23 Apr, 2019
Necessity, it’s said to be the mother of invention, and when financial constraints necessitated that Nadia Jabour make, rather than purchase jewelry and accessories for her daughters, little did she know her inventions would lead to a fledgling business and living her dream.
Originally from Guyana, Jabour, after living in Canada for 25 years, returned to Guyana in 1994 and then settled in Saint Lucia in 2009, where she turned her jewelry-making hobby into a home business.
“I had a day job and worked on jewelry at night and on the weekends,” she said. “But business started to pick up faster than I imagined, and I knew I either had to quit my day job, or scale back on jewelry making.”
Jabour chose jewelry, giving herself one year to turn her part-time home business into a full-time success.
The strides made during that year were remarkable, and while Nadia’s laser focus, stellar work ethic and determination were at the root of the tremendous gains made, she states emphatically that her motivation was fueled by a network of people who saw her potential and threw their support behind her.
“It wasn’t just friends who came by to buy my jewelry. They also supported me by telling other people about my pieces and bringing them to my home,” Jabour shared. “And these were new friends that I had acquired, because I didn’t know anyone in Saint Lucia when I moved here.”
This belief that Jabour was onto something special extended even to her landlord, who saw Nadia’s passion and chipped in to help her along the path to success.
“I shared my plans with him and he was phenomenal,” she said. “He said to me you don’t worry, I think this will work. So he gave me rent free for one year. I paid him back in the years that followed, but he allowed me that time to build my business.”
Eager to ensure other local artisans could share in her success, Nadia started the Caribbean Network Development group, giving them greater bargaining power with hoteliers, government and other tourism stakeholders, which in turn gave their products greater visibility.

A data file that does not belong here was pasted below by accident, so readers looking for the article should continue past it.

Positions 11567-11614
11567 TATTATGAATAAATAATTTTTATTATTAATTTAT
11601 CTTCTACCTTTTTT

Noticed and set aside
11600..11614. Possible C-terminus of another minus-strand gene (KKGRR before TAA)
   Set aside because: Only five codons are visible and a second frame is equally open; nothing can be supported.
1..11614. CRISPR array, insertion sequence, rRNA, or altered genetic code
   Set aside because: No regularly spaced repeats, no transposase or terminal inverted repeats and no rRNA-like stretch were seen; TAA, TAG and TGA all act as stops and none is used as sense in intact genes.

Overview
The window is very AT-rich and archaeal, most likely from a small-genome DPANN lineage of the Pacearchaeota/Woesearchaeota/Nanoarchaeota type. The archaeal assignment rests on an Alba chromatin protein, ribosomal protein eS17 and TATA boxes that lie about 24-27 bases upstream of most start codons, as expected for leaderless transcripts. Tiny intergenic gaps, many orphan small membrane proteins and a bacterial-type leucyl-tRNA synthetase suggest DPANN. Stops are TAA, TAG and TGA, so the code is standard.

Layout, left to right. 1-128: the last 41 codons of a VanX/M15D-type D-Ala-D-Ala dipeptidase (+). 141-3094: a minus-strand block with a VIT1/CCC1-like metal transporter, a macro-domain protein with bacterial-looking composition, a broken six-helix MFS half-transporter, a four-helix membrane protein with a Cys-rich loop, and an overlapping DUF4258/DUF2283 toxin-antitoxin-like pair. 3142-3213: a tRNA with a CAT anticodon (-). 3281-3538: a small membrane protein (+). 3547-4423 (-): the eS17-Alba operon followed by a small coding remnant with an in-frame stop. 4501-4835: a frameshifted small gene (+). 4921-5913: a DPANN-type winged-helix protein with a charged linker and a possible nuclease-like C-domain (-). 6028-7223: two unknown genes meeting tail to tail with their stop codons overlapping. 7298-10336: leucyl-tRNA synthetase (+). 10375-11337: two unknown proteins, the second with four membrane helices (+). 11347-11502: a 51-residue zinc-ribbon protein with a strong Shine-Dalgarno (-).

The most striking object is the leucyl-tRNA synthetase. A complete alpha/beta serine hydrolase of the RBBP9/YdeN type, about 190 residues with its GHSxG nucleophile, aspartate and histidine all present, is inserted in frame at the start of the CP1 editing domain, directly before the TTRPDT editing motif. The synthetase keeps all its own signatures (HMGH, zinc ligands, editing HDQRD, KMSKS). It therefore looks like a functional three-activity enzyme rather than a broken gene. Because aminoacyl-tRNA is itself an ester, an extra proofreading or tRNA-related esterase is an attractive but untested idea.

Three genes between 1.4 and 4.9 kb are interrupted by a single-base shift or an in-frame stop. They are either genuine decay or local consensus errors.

A small store in the Rodney Bay area followed, but in three short months, they outgrew the space.
“And that’s how Island Mix came to be,” Jabour said of the waterfront property she acquired. “My jewelry is in there, and we have over 80 artisans now.”
The property also hosts a café, an Air BnB, a restaurant and pottery, art and jewelry classes.
A sign outside, with the simple question, “have you seen the view from our café,” beckons visitors inside, but once there, excellent service; quality, locally made products and the ambiance keep them coming back.
Island Mix Art Emporium is rated on Trip Advisor as the number one thing to do in Rodney Bay, Saint Lucia.
So, what’s next for Designs by Nadia and the Island Mix Art Emporium? Jabour is currently focused on expanding the AirBnB and is pursuing more meaningful export opportunities for her jewelry line.
“Once I post something on my [social media] page, it’s usually sold right away within the Caribbean or the US and Canada. “But what I am now working on is finding a wholesaler to buy my product in the UK, and on building a Shopify website to facilitate international orders.”
Jabour is working toward achieving these goals with support from Women Empowered Through Export, a programme designed by the Caribbean Export Development Agency, to support Caribbean women to start exporting, or increase the export of their products and services.
Nadia found the mentorship and training offered through the programme to be invaluable and advises that it’s a great resource for Regional entrepreneurs seeking expansion beyond Caribbean shores.
She also shared this nugget for those who have a dream they long to make a reality.
“Do your research,” she said. “Know your product and its market value. Once you do, the most important thing is to believe in it,” she said. “You MUST believe in what you are doing.”
Meet Designs by Nadia at the We-Xport booth at Bmex in June 2019.